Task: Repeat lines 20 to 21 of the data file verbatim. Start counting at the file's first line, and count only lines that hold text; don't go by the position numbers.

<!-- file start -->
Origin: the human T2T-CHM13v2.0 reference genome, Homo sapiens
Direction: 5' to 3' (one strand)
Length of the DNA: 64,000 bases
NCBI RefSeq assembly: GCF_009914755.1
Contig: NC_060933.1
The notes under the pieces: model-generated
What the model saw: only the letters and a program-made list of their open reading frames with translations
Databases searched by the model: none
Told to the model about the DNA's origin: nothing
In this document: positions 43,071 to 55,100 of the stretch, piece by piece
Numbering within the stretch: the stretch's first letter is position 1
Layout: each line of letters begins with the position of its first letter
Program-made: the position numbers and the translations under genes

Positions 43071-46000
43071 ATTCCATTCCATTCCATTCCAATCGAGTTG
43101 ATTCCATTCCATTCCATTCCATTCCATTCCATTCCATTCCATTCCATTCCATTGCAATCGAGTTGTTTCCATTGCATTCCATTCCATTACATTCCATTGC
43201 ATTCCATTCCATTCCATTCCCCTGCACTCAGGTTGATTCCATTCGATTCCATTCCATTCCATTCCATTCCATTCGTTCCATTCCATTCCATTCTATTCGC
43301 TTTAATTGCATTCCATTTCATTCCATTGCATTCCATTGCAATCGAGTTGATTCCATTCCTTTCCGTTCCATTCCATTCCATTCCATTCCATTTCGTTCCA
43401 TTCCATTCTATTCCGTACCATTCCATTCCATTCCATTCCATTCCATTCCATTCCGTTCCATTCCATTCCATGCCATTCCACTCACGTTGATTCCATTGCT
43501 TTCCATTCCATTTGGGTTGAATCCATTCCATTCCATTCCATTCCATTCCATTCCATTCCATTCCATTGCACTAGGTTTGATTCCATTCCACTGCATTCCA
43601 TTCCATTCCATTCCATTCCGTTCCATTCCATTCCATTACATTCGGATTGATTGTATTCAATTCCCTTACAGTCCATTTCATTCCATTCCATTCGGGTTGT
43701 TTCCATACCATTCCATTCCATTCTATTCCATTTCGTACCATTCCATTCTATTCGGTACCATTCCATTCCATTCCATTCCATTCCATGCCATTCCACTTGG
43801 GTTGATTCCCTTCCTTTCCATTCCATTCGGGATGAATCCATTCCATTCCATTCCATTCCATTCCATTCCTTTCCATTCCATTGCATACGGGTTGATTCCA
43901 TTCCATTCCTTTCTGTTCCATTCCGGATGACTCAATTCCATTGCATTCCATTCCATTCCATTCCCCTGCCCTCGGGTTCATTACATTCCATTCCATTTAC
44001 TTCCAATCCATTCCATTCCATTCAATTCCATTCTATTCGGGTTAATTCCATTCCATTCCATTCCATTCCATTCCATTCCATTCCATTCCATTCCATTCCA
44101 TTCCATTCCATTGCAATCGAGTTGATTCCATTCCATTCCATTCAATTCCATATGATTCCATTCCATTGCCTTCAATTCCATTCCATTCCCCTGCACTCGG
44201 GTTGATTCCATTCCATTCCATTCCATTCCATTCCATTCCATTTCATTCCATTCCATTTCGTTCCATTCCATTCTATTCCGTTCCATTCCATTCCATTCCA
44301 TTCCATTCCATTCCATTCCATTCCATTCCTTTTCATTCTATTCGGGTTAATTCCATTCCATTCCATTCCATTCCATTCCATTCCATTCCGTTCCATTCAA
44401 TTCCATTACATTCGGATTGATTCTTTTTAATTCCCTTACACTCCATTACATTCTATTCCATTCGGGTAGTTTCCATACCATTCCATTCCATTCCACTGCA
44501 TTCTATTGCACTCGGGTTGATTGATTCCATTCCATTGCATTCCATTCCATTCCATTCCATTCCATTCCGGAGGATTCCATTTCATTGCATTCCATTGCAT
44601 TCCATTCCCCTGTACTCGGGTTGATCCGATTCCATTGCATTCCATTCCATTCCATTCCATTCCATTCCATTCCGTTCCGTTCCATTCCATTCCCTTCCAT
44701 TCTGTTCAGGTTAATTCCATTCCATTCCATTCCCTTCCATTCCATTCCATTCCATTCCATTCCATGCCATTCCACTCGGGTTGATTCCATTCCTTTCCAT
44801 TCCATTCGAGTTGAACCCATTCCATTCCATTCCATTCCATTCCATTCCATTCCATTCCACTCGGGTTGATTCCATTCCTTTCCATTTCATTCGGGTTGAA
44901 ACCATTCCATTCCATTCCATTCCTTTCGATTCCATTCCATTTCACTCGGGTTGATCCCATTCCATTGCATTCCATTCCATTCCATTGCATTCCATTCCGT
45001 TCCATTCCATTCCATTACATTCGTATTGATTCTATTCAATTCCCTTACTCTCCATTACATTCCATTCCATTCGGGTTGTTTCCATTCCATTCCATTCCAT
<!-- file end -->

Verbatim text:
43501 TTCCATTCCATTTGGGTTGAATCCATTCCATTCCATTCCATTCCATTCCATTCCATTCCATTCCATTGCACTAGGTTTGATTCCATTCCACTGCATTCCA
43601 TTCCATTCCATTCCATTCCGTTCCATTCCATTCCATTACATTCGGATTGATTGTATTCAATTCCCTTACAGTCCATTTCATTCCATTCCATTCGGGTTGT